Monday, 23 February 2015

On Law, Belle, and other things

Lord Mansfield - ‘Let justice be done, though the heavens may fall’

Despite the cheesiness of starting with a quote, it is these words that inspired this blog post. It explains that we cannot at any point be afraid to do justice, we cannot be afraid to do right just because of the consequences. Yet these are all vague statements that may mean very little, but represent a sense of hope and philosophy by which I try to live. I recently watched the film Belle, which follows the story of Dido Belle, a mixed-race woman raised as an aristocrat in 18th-century England, and the social problems that entails. Yet on a broader scale, the film explores the theme of law and how it is implemented in society.

Incredibly, the film is based on a true story. Rather than describe the film (which I strongly recommend you watch) I will briefly discuss the point of climax. In which the Chief Lord Justice decides upon whether or not to allow a firm to claim insurance on its lost cargo, which were slaves. At the end of the film we see him do right in denying the insurance, but more so- he goes on to denounce slavery as the disgusting barbaric trade that had supported the country for so long. As one of the most influential men in the country, he put his position in great risk- yet he did what is right, and that is what we must learn from.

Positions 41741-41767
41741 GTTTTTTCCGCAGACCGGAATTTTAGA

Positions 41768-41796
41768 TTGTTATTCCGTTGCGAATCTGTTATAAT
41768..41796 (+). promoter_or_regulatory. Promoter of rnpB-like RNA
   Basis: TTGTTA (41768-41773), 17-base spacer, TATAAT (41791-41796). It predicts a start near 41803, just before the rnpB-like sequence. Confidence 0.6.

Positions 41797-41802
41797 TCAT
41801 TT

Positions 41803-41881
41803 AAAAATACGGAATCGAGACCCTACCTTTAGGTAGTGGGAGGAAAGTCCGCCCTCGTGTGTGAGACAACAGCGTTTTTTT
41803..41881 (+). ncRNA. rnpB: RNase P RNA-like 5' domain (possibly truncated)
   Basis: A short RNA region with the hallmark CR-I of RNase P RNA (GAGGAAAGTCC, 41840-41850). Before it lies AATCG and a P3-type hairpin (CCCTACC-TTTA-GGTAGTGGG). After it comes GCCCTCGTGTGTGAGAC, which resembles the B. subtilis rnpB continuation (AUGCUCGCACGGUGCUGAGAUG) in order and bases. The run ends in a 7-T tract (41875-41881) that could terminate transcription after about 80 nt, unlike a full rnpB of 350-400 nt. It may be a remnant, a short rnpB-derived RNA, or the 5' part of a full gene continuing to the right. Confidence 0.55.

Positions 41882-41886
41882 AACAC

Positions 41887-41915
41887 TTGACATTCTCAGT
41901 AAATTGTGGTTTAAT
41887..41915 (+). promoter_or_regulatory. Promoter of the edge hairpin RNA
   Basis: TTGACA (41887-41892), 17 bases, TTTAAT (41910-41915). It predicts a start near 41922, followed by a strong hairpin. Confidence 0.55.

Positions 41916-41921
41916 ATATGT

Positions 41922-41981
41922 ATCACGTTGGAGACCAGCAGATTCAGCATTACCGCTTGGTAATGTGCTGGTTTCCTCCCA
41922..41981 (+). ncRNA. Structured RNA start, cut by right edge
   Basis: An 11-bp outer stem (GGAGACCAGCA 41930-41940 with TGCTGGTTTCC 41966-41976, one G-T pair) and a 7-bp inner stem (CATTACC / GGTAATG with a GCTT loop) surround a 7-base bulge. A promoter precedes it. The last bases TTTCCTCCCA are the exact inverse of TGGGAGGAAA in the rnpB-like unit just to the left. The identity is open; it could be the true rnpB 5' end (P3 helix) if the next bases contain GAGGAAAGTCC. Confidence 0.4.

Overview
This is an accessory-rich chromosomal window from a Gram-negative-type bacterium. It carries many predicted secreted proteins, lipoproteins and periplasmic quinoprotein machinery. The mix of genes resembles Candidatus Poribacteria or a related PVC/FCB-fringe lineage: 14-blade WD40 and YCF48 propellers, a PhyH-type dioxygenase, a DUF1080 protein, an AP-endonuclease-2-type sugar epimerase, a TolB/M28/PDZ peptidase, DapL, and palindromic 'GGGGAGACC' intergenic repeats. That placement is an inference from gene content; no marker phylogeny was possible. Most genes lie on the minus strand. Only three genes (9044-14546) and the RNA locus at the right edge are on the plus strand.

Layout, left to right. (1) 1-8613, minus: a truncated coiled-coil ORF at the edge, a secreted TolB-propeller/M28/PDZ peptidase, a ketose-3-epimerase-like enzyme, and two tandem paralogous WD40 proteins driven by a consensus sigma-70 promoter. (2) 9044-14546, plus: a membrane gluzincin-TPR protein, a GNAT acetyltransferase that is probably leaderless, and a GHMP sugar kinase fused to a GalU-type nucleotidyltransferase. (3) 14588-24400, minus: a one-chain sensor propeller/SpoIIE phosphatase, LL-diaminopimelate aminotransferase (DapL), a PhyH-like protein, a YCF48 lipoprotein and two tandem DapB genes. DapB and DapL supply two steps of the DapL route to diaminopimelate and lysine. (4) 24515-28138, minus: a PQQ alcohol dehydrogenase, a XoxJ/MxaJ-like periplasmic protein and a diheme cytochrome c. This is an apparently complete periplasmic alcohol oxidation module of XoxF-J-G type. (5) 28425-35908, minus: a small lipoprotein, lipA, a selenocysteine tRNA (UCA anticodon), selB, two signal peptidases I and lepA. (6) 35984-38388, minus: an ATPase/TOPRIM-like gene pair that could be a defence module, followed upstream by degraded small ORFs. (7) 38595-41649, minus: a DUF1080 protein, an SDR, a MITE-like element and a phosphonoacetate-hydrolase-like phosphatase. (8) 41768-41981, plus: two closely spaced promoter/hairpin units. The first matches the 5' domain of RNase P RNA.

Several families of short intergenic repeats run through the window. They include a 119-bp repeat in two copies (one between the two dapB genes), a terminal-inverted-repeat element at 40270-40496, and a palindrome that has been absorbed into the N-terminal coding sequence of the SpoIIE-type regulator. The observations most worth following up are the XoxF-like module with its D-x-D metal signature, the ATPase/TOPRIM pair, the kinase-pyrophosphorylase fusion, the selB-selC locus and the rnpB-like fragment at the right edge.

From watching the film, I feel certain in my view that the law is not doctrine that is to be aimlessly set out when seen fit, but rather interpreted. Law is a constantly evolving concept as it must reflect the changing morals and ideology of society. This seems obvious, yet I feel law is constantly perceived as a black and white view of what we deem right, and ultimately wrong. The practise of law reflects the history, values and other peculiarities of society. In the UK, recently we have witnessed the unveilings of horrific acts of indecency in institutions such as the BBC. However this can be seen to represent the development of our society.  I am not suggesting that at the time these acts were deemed acceptable, but rather a culture existed in which they were frequent and, therefore uninhibited by the lack of impotence to counter authority. The law in many ways is the foundation of any society, and so has a duty to progress morality. Perhaps that is another blog post entirely, and I seem to have wondered off.

In terms of doing what’s right, I aint callin’ myself no Mother Teresa,  ¯\_()_/¯,  But I do think we all have a social responsibility to try and elevate each other to the same standards of living and prevent the exploitation the weak. You know what, screw it! I am Angelic, and I believe that if everybody just tried to be a little more angelic in their day to day life the world would be a better place. 

Jokes aside, I am aware that this is a blog that only I read, (shout out to Patricia though!)  and I hold no social influence, these are merely my opinions. Peace out!

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